The Wedding Banquet (1993) revolves around Wai-Tung (Winston Chao), a gay man happily living in New York with his partner who stages a sham marriage between himself and building tenant May Chin in order to please his parents.

Could you take me through how you felt when you first watched it? 
I watched The Wedding Banquet almost five years ago, not long after watching Brokeback Mountain—which didn’t really have any impact on me except making me fall in love with Jake Gyllenhaal permanently. I mean, how much can young Singaporeans relate to two country white guys in rural America? I appreciated The Wedding Banquet because it was hilarious. A friend of mine couldn’t take how serious and depressing queer cinema can be, and reality as a queer person isn’t always doom-and-gloom. There are funny faux-pas, awkward moments, and misunderstandings that are bound to happen as you’re slowly coming to feel more comfortable in your own skin.

How do you think film, especially queer films, are able to affect societal mindset change or impact young queer people, especially in Singapore?
Queer films are depictions of queer community both for the general public and the queer community itself. They serve an almost ethnographical purpose. They’re are also a cathartic outlet, because the queer community needs this art as a pressure valve. It’s the reason why Xavier Dolan’s films get standing ovations at Cannes—films are canvases for the gamut of complicated queer emotions.

What, to you, constitutes a “queer film”? 
Anything that resonates with a queer person. It doesn’t take two lesbians or gays to get hot and heavy for it to be a queer film. I think Glen Goei’s Forever Fever is a queer film, for example, because of the camp sensibilities that informed it. It’s fun, irreverent, and about disco. I’ve had a friend told me how they think that Transformers is a queer film, and it wasn’t even a play on “trans”. They just think that how over-the-top it is makes it queer.

“A friend of mine couldn’t take how serious and depressing queer cinema can be, and reality as a queer person isn’t always doom-and-gloom. There are funny faux-pas, awkward moments, and misunderstandings that are bound to happen as you’re slowly coming to feel more comfortable in your own skin.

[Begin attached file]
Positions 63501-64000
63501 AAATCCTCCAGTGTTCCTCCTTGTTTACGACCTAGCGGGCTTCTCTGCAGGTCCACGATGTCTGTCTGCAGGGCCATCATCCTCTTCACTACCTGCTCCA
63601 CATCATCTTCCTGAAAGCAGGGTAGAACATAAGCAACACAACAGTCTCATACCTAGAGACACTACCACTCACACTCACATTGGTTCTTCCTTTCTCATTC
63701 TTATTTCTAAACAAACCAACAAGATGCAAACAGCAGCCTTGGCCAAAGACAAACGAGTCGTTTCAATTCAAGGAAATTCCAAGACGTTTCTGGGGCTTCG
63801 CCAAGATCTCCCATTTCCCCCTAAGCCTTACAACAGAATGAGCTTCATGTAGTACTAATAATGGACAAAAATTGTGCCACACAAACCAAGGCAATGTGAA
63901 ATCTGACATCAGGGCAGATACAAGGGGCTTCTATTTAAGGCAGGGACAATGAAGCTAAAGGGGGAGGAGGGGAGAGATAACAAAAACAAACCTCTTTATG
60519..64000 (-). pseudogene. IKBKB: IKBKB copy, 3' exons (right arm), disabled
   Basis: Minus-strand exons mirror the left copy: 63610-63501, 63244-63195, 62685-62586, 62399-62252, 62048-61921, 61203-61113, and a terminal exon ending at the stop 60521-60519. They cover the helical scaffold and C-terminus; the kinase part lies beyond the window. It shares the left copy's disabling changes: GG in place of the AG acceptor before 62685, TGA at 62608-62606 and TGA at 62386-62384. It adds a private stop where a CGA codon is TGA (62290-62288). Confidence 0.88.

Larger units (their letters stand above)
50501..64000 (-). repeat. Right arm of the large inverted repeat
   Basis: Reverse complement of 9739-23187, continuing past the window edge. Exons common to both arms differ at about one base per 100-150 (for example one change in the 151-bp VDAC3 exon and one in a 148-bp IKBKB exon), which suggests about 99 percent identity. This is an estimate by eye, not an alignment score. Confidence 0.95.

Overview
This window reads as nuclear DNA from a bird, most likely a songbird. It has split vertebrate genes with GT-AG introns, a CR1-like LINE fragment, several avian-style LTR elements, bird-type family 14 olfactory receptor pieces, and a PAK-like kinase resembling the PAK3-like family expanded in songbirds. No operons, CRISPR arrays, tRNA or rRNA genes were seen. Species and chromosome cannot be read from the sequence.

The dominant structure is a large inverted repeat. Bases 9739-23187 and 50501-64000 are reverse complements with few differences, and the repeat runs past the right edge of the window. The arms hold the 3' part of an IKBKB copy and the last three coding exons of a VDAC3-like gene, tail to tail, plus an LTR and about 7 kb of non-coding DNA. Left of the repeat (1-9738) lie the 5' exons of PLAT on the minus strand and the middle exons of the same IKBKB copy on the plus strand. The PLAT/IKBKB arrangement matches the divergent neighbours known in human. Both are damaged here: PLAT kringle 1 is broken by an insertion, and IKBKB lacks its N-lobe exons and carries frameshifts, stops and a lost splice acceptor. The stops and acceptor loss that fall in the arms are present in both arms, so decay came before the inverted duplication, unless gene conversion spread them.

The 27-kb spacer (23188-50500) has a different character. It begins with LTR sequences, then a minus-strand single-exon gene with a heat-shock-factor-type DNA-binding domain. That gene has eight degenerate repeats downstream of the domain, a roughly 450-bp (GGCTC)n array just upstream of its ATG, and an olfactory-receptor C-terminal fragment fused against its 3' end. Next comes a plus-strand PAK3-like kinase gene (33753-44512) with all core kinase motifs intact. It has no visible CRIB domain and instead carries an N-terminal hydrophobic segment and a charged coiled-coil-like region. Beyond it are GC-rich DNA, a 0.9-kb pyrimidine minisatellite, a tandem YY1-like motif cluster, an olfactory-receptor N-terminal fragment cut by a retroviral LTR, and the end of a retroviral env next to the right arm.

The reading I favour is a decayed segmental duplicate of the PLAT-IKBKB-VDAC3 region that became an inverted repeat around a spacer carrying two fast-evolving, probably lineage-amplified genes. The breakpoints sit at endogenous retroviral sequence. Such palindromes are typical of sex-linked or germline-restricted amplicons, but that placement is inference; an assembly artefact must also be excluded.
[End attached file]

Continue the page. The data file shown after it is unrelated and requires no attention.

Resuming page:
In that realm, Western films often dominate Singapore cinema—do you think local audiences tend to gravitate towards Western queer films? 
Yes, they do. But it’s not the audience’s fault. Western films tend to be able to articulate their queerness more directly because they have a long history of queer activism and struggle. There’s this clear “battle” fought, whereas in Asia queer “activism” is a recent phenomenon. I won’t go into it, but a quick Google search will yield articles about how queerness was accepted in Asia until colonialism came and Victorian morality was imposed unto us.

I’m thinking that’s the subconscious reason behind why Asian queer cinema tends to be more “arthouse”. Think Apichatpong Weerasethakul or Tsai Ming-Liang, whose slow cinema films tend to eschew chronological coherence. They are difficult to watch, because it’s difficult to convey such complicated, repressed feelings of queerness on screen…There are many Western queer films which are easier to digest, like Call Me By Your Name or Blue Is The Warmest Colour.

Distribution of Asian queer films is also a huge issue. Lucky Kuswandi’s excellent short, The Fox Exploits The Tiger’s Might, won at Citra, Singapore International Film Festival, and was even an official selection at Cannes, but it’s virtually impossible to find it screened anywhere today. On the other hand, censorship is still an issue, both from authorities and a conservative audience’s backlash. Garin Nugroho’s Memories of my Body was only screened in cinemas for a paltry few weeks in select cinemas in “liberal” parts of Jakarta. Even then audiences were laughing and jeering in the cinema at the homoerotic scenes.